1. Go to the Bluetooth settings screen on both phones and pair them to each other.
  2. On the master phone (the one that will share the connection) find the settings screen “Tethering & portable hotspot”.  In this screen:
    1. Enable “Bluetooth tethering”
  3. On the secondary phone (the one that will connect through the other phone) go to the Bluetooth settings screen again and:
    1. Click the gear icon beside the phone – in paired devices.  This is to manage the settings of the connection.
  4. Check the box “Use for: Internet Access”

That’s it!

Cons

This method is not perfect.  I found it a little finicky.  Sometimes the phones refused to connect to each other, the connection was really slow for the secondary phone, and if the phones got too far apart they would not reconnect automatically upon getting close enough again.

But it was much better than paying an extra $12/day.

Maven – Exclude Resources From Jar

A project I was working on recently had some… interesting packages in the source code.  There was a test package, a config package, and a notes package.  By placing these non-source items in the source folder, they were being included in the final jar that maven would build.

The ideal solution here is to move these packages to more appropriate places, such as a test source folder, a relative config folder in the application’s root, and maybe a private wiki for the team, respectively.

However, not even having enough time to do the work I was assigned, I decided I would at least prevent these items from cluttering up the jar, and I would return to move them properly at a later time.

You’ll want to use the maven-jar-plugin, and configure excludes as absolute package paths:

<plugins>
   <plugin>
      <groupId>org.apache.maven.plugins</groupId>
      <artifactId>maven-jar-plugin</artifactId>
      <version>2.3.1</version>
      <configuration>
         <excludes>
            <exclude>test/</exclude>
            <exclude>config/</exclude>
            <exclude>example/package/path/notes</exclude>
         </excludes>
      </configuration>
   </plugin>
</plugins>

Switching Keyboard Layouts in Windows 10

Adding a New Layout

1. In Control Panel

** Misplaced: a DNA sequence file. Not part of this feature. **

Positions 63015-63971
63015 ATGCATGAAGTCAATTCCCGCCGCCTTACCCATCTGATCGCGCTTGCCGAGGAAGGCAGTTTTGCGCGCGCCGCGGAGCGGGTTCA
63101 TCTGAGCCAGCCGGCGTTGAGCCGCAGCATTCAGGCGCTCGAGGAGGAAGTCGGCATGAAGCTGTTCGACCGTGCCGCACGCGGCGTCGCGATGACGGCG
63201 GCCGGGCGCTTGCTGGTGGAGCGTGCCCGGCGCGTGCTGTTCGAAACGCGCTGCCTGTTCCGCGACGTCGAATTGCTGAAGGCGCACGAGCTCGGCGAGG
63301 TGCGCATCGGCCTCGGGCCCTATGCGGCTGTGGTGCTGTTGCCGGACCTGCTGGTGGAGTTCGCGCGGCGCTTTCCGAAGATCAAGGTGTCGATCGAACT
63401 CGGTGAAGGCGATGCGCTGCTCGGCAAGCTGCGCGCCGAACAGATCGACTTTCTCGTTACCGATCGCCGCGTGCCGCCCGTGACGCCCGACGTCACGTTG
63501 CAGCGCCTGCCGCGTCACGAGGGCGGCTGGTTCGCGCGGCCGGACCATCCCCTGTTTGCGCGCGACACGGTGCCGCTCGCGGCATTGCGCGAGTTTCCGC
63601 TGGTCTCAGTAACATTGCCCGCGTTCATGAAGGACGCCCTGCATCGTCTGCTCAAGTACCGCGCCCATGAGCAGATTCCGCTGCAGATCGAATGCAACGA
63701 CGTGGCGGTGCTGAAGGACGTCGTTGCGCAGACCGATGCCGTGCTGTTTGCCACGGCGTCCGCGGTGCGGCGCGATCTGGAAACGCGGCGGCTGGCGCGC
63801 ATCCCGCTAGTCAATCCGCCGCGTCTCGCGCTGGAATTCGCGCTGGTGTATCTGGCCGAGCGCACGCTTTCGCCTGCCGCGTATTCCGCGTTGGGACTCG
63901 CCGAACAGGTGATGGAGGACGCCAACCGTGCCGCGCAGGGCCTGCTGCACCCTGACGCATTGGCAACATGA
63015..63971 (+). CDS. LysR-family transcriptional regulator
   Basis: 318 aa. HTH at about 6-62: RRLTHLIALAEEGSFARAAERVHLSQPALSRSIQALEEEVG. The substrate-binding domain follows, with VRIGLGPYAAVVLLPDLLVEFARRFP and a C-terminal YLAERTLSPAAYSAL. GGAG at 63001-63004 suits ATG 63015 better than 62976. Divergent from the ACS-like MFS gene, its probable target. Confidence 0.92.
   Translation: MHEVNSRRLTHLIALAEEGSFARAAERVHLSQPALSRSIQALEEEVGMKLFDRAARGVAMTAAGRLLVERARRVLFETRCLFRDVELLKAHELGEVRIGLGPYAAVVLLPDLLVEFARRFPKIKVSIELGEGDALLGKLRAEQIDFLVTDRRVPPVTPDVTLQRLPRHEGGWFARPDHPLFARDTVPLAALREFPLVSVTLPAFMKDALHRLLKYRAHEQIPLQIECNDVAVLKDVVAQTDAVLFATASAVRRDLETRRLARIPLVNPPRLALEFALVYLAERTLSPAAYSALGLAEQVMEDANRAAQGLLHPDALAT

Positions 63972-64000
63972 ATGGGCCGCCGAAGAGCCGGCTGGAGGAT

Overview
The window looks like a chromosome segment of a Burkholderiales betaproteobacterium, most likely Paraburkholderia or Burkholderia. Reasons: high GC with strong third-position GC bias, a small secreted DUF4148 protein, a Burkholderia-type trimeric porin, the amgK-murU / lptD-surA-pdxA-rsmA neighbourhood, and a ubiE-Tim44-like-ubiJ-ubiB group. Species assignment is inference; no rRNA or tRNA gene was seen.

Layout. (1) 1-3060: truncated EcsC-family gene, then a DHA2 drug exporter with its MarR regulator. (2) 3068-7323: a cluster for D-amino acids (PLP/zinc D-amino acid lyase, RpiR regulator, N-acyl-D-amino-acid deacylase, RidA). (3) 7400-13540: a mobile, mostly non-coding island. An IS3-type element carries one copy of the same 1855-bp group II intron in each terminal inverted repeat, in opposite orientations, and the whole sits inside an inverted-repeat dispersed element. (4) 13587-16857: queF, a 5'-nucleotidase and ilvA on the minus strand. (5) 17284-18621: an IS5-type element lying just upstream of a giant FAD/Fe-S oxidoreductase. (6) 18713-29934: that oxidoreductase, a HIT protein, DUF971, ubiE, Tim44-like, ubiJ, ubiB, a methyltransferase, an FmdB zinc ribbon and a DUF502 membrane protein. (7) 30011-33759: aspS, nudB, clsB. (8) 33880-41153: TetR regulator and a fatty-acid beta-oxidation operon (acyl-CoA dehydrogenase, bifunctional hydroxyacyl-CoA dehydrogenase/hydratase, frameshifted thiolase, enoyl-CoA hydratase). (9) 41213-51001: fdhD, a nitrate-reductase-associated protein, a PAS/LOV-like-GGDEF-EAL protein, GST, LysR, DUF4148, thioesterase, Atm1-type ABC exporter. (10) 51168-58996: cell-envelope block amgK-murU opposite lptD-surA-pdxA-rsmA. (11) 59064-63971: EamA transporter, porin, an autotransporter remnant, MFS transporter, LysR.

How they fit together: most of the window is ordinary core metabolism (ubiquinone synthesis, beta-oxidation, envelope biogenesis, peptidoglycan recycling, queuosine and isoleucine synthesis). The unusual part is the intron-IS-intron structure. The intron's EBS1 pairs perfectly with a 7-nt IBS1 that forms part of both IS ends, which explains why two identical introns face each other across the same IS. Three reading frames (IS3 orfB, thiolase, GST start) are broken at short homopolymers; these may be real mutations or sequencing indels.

Use the search box and search for “input”.  Choose “Change input methods”change-input-methods

2. Click “Options”

input-methods-options-link

3. Click “Add an input method”

input-methods-add-input-method-link

4. Search for Your Desired Layout, Select It, and Click “Add”

input-methods-search-and-choose-new-one

5. Click Save

Switching Between the Layouts

The new layout isn’t activated automatically if you left the old layout configured as well.  You can switch between the two by clicking the language menu near the clock.

change-input-methods-afterwards

Sudo on Debian

Sudo Not Installed?

The fix – getting sudo to work – is at the bottom.

When you use Debian for the first time, you may have quickly run into this:

Debian_sudo_not_found2

bash: sudo: command not found

This happens if, during the setup process, you provide a root password.  The Debian installation will install sudo if you do not specify the password.

debian-8-install-root-password

Notice, in the last paragraph of the above dialog:

If you leave this empty, the root account will be disabled and the system’s initial user account will be given the power to become root using the “sudo” command.

And, here is a relevant portion from the installation guide for Debian 8 Jessie:

By default you are asked to provide a password for the “root” (administrator) account and information necessary to create one regular user account. If you do not specify a password for the “root” user this account will be disabled but the sudo package will be installed later to enable administrative tasks to be carried out on the new system.

So, if you do specify the password for the root user account, the sudo package will not be installed.

Using sudo

To add sudo, all you need to do is:

1. Open a terminal and change to root
2. Install sudo

apt install sudo

3. Add user to sudo group

usermod -a -G sudo matthew

4. Have the user log out and back in.

That’s it!